Fess up, Mr. Market: What were you thinking?

I'm referring, of course, to the 13% bonus you gave for-profit educator DeVry (NYSE:DV) as a reward for some pretty darned shabby numbers in its fiscal second-quarter 2005 report last week. Let's review those quarterly numbers.

  • New student enrollments declined 6% year on year, while total enrollments fell by 8%.
  • The student population shifted toward part-time students who contribute less revenue, and away from full-time students who contribute more.
  • Meanwhile, the cost of educating those students increased 6% year on year.
  • Revenues for the past six months declined 1% in comparison with the year-ago period, and this slide in revenue accelerated to a 2% decline in the second quarter.
  • Profits per diluted share for the first half of fiscal 2005 declined 62% against 1H 2004. That slide, too, accelerated in the second quarter, resulting in a 64% decline in per-share profits.
  • Free cash flow for 1H 2005 fell 24% against the year-ago period, down from $63.3 million to $46.6 million.

I'm at a loss to explain what was to like about that earnings release. Yes, the company offered voluntary separations (i.e., cash buyouts) to a few dozen teachers in Q2. Yes, DeVry plans to offer the same deal to a few dozen more teachers in Q3 and to involuntarily lay off about 75 more teachers as well. And three times yes, all this slashing and burning should save the company $10.5 million per year in salaries and benefits.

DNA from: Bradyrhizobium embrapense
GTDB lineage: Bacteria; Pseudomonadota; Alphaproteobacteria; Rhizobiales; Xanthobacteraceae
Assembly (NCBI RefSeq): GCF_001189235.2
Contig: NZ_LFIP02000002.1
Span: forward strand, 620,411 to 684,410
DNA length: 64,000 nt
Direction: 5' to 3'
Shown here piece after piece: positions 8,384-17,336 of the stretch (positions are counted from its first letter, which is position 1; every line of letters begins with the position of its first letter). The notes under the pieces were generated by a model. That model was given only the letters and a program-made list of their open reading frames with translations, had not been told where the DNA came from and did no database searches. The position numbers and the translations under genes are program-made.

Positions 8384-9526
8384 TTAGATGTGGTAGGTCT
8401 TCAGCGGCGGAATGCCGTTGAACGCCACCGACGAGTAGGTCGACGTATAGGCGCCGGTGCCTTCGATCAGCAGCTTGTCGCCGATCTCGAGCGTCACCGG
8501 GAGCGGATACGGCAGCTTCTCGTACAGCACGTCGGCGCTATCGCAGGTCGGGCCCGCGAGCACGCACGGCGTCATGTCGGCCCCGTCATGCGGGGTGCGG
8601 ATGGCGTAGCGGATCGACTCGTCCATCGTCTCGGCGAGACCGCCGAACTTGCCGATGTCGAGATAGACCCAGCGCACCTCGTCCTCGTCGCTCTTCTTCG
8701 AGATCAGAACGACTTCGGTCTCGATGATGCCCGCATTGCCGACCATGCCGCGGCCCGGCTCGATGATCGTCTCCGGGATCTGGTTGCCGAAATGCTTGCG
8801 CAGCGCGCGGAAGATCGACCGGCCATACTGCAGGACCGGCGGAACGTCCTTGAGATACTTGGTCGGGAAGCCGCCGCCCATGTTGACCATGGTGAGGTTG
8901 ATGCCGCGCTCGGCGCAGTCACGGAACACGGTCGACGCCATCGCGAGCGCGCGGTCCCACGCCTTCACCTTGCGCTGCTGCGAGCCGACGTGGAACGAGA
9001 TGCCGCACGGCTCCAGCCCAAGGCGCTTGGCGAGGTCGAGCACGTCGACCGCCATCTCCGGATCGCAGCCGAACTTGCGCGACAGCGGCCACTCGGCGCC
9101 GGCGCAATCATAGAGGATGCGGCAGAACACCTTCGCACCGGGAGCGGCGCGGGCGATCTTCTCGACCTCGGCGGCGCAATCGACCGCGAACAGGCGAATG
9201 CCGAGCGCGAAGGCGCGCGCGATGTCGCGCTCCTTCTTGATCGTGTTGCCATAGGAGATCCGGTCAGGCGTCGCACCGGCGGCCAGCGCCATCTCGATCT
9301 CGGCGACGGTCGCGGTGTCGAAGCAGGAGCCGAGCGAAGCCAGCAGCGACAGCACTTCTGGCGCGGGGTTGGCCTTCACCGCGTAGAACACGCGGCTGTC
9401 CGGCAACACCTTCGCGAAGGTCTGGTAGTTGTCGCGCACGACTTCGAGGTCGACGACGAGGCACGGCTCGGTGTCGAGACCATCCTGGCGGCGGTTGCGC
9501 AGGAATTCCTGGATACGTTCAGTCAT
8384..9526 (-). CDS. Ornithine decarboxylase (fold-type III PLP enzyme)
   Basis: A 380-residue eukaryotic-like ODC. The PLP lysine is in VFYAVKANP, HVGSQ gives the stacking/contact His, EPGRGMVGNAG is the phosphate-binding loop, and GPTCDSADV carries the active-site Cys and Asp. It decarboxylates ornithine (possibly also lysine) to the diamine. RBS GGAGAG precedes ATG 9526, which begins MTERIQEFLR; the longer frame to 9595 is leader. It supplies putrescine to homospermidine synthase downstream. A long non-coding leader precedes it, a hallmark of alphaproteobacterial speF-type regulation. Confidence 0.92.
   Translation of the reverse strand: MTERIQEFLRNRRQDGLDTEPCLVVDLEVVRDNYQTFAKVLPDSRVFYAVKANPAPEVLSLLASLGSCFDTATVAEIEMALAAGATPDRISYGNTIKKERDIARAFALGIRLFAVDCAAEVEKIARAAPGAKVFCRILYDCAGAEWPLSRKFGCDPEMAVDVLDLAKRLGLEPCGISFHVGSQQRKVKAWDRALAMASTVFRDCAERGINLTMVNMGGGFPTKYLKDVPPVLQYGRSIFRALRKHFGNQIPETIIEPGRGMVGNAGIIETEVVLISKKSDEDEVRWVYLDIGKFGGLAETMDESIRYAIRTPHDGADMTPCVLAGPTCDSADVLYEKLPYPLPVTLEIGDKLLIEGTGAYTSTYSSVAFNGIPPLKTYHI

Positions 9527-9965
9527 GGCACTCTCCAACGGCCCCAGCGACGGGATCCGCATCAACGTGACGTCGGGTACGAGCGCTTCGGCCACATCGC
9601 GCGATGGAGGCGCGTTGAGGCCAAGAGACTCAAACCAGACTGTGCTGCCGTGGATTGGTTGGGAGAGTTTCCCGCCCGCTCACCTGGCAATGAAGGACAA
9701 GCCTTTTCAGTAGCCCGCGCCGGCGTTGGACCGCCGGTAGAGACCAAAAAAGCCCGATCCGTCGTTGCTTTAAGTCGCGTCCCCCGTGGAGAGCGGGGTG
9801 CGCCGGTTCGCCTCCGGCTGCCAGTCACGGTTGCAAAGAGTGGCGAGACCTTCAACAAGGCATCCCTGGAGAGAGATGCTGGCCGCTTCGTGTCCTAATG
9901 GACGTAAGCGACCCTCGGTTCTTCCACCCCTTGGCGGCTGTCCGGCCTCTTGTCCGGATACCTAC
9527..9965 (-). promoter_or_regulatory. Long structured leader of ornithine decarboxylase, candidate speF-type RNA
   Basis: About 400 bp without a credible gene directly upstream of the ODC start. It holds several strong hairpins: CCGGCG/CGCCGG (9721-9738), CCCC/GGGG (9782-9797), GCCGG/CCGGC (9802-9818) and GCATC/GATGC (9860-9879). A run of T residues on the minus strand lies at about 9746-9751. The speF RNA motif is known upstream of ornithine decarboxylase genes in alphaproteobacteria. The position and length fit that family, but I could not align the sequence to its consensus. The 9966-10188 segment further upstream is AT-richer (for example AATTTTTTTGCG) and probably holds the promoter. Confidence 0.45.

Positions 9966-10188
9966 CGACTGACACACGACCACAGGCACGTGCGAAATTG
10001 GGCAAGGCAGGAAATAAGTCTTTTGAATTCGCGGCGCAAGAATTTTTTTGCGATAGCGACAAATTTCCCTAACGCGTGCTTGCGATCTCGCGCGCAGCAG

But that's just a little over $2.6 million per quarter. If you added this quarter's $2.2 million in buyouts back in, and also added in the $2.6 million in expected future salary savings, DeVry still would have posted a 32% reduction in profits for Q2 2005. Call me a Fool, but that kind of result just doesn't seem to necessitate a 13% increase in market valuation.

If there was any method to Mr. Market's madness last Friday, I can only guess that it was this: The worse DeVry does, the less viable it is as a standalone business. The less viable it is alone, the more likely it is to ultimately succumb to an acquirer's overtures. And if that happens, DeVry's shares should finally sell for a premium. So maybe Mr. Market is crazy -- but like a fox.

Read up on the ways desperate companies like DeVry fight off takeover attempts:

Fool contributor Rich Smith has no position in DeVry.